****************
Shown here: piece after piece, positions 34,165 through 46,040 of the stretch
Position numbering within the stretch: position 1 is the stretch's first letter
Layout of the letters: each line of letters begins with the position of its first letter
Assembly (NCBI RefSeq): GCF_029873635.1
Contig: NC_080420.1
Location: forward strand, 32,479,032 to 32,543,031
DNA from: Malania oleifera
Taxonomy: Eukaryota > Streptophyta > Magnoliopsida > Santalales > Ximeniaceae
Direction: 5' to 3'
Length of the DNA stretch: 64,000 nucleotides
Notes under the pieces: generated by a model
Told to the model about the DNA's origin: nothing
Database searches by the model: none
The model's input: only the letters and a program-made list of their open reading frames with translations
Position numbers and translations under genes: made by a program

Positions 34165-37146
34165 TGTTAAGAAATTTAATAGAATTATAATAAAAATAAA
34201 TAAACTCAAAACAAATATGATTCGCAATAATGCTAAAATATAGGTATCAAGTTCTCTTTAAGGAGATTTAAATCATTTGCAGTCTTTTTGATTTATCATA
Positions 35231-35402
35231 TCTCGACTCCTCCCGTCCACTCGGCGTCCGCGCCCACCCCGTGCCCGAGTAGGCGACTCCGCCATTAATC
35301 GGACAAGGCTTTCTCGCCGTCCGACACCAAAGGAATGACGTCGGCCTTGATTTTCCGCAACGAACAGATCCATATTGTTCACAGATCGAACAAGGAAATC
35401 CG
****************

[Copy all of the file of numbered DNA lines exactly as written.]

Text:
Shown here: piece after piece, positions 34,165 through 46,040 of the stretch
Position numbering within the stretch: position 1 is the stretch's first letter
Layout of the letters: each line of letters begins with the position of its first letter
Assembly (NCBI RefSeq): GCF_029873635.1
Contig: NC_080420.1
Location: forward strand, 32,479,032 to 32,543,031
DNA from: Malania oleifera
Taxonomy: Eukaryota > Streptophyta > Magnoliopsida > Santalales > Ximeniaceae
Direction: 5' to 3'
Length of the DNA stretch: 64,000 nucleotides
Notes under the pieces: generated by a model
Told to the model about the DNA's origin: nothing
Database searches by the model: none
The model's input: only the letters and a program-made list of their open reading frames with translations
Position numbers and translations under genes: made by a program

Positions 34165-37146
34165 TGTTAAGAAATTTAATAGAATTATAATAAAAATAAA
34201 TAAACTCAAAACAAATATGATTCGCAATAATGCTAAAATATAGGTATCAAGTTCTCTTTAAGGAGATTTAAATCATTTGCAGTCTTTTTGATTTATCATA
Positions 35231-35402
35231 TCTCGACTCCTCCCGTCCACTCGGCGTCCGCGCCCACCCCGTGCCCGAGTAGGCGACTCCGCCATTAATC
35301 GGACAAGGCTTTCTCGCCGTCCGACACCAAAGGAATGACGTCGGCCTTGATTTTCCGCAACGAACAGATCCATATTGTTCACAGATCGAACAAGGAAATC
35401 CG